The U.S. Occupational Safety and Health Administration charged businesses $132.3 million for violations of its 10 most cited regulations in 2023, a 30 percent increase from the year before. Failing to protect workers from on-the-job falls was the most cited regulation for the 13th year in a row.

The U.S. Occupational Safety and Health Administration charged businesses $132.3 million for violations of its 10 most cited regulations in 2023, a 30 percent increase from the year before, as the regulator added compliance officers and ramped up inspections.

While the number of citations also increased, according to preliminary data that won’t be finalized until after the first week in April, the standards that were violated remained largely consistent with previous years. Failing to protect workers from on-the-job falls was once again the most cited regulation—for the 13th year in a row, with fines touching $47.4 million.

Not only is the cost of such violations increasing but fall-related accidents remain both common and deadly. They were responsible for 865 deaths in 2022, a 1.8 percent increase from the previous year, according to the most recent data from the U.S. Bureau of Labor Statistics.

“As long as falls remain the leading cause of fatalities and serious injuries in all industries, the agency is determined that an increase in enforcement and outreach activity is warranted,” OSHA Region 6 administrator Eric Harbin explained in an interview with Safety + Health magazine, a publication of the National Safety Council.

Overall, the quantity of violations OSHA found per inspection in 2023 was consistent with previous years, he said, but the number of inspections increased by more than 2,000 as the agency hired 227 compliance officers.

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“At OSHA, our vision for good, safe jobs is one in which every workplace in America embraces health and safety as a core value,” Doug Parker, assistant secretary of labor for occupational safety and health, told the House Subcommittee on Workforce Protections in late September.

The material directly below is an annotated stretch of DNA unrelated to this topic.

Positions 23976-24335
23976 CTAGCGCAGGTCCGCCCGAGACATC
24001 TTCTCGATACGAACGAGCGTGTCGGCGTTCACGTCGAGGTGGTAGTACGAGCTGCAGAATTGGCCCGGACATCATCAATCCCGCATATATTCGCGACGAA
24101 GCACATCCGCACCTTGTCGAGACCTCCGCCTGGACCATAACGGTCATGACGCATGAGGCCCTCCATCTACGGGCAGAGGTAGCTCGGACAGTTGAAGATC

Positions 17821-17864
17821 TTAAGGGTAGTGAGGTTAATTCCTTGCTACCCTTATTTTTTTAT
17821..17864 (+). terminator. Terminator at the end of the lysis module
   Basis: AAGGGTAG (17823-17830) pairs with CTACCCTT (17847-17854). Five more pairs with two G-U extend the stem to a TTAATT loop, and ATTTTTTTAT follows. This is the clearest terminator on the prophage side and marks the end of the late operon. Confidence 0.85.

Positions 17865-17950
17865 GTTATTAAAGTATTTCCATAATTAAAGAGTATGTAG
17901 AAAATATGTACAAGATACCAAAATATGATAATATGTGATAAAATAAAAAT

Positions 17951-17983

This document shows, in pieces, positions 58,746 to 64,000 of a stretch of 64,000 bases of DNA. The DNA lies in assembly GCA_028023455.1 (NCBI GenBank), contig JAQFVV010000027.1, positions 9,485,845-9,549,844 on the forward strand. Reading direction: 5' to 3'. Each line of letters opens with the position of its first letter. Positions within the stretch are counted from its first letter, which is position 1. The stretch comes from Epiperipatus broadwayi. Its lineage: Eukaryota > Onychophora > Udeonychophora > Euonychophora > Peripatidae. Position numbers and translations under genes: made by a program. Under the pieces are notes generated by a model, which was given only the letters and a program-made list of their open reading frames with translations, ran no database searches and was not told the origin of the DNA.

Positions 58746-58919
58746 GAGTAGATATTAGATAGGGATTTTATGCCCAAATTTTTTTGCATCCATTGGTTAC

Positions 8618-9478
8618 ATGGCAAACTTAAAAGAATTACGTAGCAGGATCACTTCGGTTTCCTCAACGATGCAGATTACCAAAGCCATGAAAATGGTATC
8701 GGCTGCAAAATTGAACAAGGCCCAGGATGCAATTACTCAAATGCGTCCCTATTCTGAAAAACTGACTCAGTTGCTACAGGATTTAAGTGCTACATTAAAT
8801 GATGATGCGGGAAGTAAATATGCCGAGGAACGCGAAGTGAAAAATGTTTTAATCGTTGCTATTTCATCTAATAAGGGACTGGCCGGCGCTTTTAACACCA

“Yet far too often, the dream of a good job is shattered when a worker is killed or suffers a life-altering workplace injury or illness,” he added. “No worker should have to choose between a job and their safety or health. A good job is a safe job.”

The agency’s Top 10 list is an important tool for employers trying to improve workplace safety because the trends it identifies guide safety professionals in developing solutions.

“Safety must be an enterprise-wide value and effort in every business and organization,” Harbin said. “In practice, this means developing effective safety and health management systems, listening and learning through worker participation and striving to be a leader in your industry.”

Here’s a closer look at the 10 most frequently violated OSHA standards in 2023. The rankings are based on OSHA’s preliminary list and include updated figures on citations and penalties as of early January.

Read more: Workplace Falls: 3 Critical Points to Prevent OSHA’s Top Violation

No. 1: Fall Protection

Standard: 1926.501

2023: 7,085

Change from previous year: +21%

2023 Fines: $47.4 million

OSHA imposes a variety of rules to protect workers from on-the-job falls, from mandating precautions such as guardrails on walkways or open floors more than 6 feet above ground to ensuring floor strength and putting covers on holes. Construction companies received 6,750 citations for violating these rules last year, by far the most of any industry, followed by manufacturers, which received 40.

No. 2: Hazard Communication

Standard: 1910.1200

2023 Citations: 3,209

Change from previous year: +23%

2023 Fines: $5.35 million

OSHA requires employers to inform workers about the hazards of all chemicals to which they might be exposed on the job, whether they’re produced at a site or simply used there. Along with a hazard communication program, employers are expected to use labels where appropriate, provide safety data sheets and arrange training. Manufacturers received 1,162 citations for violating hazard communication requirements in 2023, outstripping construction.

Read More: 4 Keys to Complying with OSHA’s New Hazard Communication Rule

No. 3: Ladders

Standard: 1926.1053

2023 Citations: 2,904

Change from previous year: +20%

2023 Fines: $9.6 million

Portable ladders used in workplaces are generally required to be strong enough to carry at least four times the maximum intended load, according to OSHA; an exception is made for extra-heavy-duty models capable of carrying 300 pounds. With those, the multiple is narrowed to 3.3. OSHA also sets standards for rung spacing, shape and design. As with fall protection, construction firms were given the most citations for failing to comply last year. They received 2,846, followed by manufacturers with 14.